This workshop will start with an overview of solar thermal for home heating and then delve into how you can apply this technology affordably in your own home. Jeff Klemm has designed and built his own solar thermal panel and will describe how to build one for under $250. A materials list and CAD drawing can be provided to interested parties as a guide to build a panel themselves.
Sunday, April 19
10am – Affordable Passive Solar Trombe Wall Home Heating with Joseph Ballentine
This workshop will demonstrate how to affordably build a modified solar Trombe wall. A Trombe wall is a passive solar building method used to heat your home. Jeff Klemm and Joseph Ballentine have designed and built a solar panel using both passive and active solar techniques utilizing easily available and inexpensive or recycled materials.
11am – Affordable Solar Thermal Water Heater with Jeff Klemm
This workshop will start with an overview of solar thermal – for water heating – and then delve into how to apply this technology affordably in your own home. Jeff Klemm has designed and built his own solar thermal panel and will describe how to build one yourself for approximately $250 to $300. A materials list and CAD drawing can be provided to interested parties as a guide to build a panel themselves.
12pm – Home Solar Power Electricity with Ed Witkin of Carrboro Solar Works
Ed will lead an interactive discussion about the use of PV within the home. He will discuss solar energy technology and how to improve home PV systems to achieve the greatest energy savings as well as local, state and national trends in PV systems. Participants will also learn about state and federal tax credits, how they apply to solar technologies and how to take advantage of them.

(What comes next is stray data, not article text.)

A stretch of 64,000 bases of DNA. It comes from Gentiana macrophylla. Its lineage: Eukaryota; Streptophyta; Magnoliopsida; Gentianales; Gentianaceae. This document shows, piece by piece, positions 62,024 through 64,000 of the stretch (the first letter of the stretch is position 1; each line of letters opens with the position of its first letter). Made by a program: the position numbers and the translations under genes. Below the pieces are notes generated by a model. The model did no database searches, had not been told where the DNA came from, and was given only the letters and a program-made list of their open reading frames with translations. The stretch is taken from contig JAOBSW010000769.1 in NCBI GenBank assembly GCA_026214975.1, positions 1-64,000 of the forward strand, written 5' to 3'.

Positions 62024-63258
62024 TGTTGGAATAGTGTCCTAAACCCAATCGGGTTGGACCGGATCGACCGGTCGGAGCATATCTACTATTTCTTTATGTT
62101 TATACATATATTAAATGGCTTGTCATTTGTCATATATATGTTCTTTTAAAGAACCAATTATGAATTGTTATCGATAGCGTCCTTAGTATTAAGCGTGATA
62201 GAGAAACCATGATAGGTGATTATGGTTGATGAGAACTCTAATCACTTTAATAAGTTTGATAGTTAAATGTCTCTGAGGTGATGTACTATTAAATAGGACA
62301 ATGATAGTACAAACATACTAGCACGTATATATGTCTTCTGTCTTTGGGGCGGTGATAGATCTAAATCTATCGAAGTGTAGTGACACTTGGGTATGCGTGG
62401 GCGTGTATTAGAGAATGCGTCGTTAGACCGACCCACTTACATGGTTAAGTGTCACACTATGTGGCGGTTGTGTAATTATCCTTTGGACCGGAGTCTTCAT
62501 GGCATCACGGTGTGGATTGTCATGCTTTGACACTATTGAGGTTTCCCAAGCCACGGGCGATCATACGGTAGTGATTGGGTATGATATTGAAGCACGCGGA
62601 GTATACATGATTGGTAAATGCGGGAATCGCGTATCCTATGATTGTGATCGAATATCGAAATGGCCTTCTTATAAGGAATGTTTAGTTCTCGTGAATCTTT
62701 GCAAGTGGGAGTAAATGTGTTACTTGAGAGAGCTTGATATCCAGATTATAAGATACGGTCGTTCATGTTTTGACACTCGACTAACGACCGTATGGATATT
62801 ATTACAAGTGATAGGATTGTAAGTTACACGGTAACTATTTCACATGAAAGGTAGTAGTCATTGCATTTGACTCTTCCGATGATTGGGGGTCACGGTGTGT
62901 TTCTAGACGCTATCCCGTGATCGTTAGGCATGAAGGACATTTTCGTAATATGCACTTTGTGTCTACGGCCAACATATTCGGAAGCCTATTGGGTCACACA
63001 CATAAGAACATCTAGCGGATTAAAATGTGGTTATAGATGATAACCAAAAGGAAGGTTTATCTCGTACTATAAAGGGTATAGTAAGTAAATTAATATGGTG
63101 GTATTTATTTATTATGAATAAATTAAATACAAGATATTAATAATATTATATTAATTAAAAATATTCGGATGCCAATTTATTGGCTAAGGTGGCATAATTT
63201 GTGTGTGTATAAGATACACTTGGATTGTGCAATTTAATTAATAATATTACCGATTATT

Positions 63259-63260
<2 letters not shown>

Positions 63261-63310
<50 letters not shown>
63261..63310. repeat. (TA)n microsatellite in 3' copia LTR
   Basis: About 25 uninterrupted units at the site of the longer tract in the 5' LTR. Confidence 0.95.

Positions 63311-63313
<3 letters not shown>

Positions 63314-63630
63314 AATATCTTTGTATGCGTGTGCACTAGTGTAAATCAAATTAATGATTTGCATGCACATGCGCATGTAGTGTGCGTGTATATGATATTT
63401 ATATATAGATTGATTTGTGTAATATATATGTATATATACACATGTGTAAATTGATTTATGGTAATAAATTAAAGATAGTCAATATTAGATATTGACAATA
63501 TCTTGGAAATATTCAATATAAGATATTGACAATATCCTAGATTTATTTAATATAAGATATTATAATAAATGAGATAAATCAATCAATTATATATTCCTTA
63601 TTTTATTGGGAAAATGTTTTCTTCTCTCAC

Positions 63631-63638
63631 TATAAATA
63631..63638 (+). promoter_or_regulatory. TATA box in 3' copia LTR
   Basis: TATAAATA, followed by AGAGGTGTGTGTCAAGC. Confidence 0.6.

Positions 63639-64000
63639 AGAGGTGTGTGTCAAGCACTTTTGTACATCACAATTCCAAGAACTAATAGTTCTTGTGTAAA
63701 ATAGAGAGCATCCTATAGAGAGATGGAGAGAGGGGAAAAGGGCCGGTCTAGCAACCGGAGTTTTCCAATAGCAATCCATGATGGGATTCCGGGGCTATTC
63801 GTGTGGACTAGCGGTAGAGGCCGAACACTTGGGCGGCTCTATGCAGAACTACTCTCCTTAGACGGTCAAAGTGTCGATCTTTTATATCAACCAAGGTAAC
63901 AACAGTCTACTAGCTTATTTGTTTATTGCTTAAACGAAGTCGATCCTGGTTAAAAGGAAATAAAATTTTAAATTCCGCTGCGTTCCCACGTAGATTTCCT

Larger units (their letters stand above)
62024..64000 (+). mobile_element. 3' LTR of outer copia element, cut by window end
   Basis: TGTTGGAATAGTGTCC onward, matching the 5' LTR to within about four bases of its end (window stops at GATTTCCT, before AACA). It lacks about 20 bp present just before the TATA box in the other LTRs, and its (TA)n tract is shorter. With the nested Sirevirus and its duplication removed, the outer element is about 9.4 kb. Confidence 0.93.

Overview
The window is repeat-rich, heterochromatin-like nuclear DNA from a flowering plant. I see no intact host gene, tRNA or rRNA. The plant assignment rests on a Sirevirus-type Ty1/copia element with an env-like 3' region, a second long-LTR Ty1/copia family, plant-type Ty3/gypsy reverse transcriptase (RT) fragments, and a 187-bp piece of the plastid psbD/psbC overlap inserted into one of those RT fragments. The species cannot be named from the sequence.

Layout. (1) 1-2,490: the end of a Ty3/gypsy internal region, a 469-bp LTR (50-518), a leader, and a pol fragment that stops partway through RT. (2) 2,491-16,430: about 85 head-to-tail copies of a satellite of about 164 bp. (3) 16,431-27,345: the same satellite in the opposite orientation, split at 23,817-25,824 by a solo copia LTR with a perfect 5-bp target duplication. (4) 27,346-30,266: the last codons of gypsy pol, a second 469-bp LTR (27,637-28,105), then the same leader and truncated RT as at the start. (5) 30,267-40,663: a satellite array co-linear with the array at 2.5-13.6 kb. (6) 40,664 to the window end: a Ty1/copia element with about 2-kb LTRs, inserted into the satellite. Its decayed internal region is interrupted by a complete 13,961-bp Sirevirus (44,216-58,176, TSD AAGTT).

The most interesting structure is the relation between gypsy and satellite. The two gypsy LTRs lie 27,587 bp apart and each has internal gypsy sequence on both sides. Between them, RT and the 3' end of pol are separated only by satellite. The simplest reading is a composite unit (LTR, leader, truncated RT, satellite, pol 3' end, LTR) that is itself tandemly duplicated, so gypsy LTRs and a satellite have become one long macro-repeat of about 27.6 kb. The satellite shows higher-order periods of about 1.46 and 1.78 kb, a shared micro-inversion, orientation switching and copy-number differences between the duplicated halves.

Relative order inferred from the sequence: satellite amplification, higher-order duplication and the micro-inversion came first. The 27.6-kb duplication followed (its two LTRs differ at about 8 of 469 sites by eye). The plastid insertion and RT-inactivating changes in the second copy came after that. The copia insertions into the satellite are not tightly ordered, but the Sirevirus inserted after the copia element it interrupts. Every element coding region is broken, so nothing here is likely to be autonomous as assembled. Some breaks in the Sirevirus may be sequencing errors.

1pm – Small House Sustainable Communities w/ Harvey Harman and Laurie Cone
Drawing from a life spent focused on building Community, Harvey Harman will lead this interactive discussion focused on the many benefits of Small House Sustainable communities. Harvey Harman is the Construction Director for Chatham Habitat for Humanity and is currently starting the Living Well Community, an eco village on the Deep River in Randolph County.
2pm – GrassRoots Festival as a Social Enterprise: Modeled Structures for the Future of Capitalism with Jordan Puryear, GrassRoots Festival Founder
Jordan will lead a discussion on creating socially conscious business enterprises that contribute to community sustainability. Jordan is co-founder of Shakori Hills, Virginia Key and the Finger Lakes GrassRoots Festivals, which he has been involved in organizing and running since 1991. The festivals are self-supporting, non-profit corporations whose missions are socially conscious.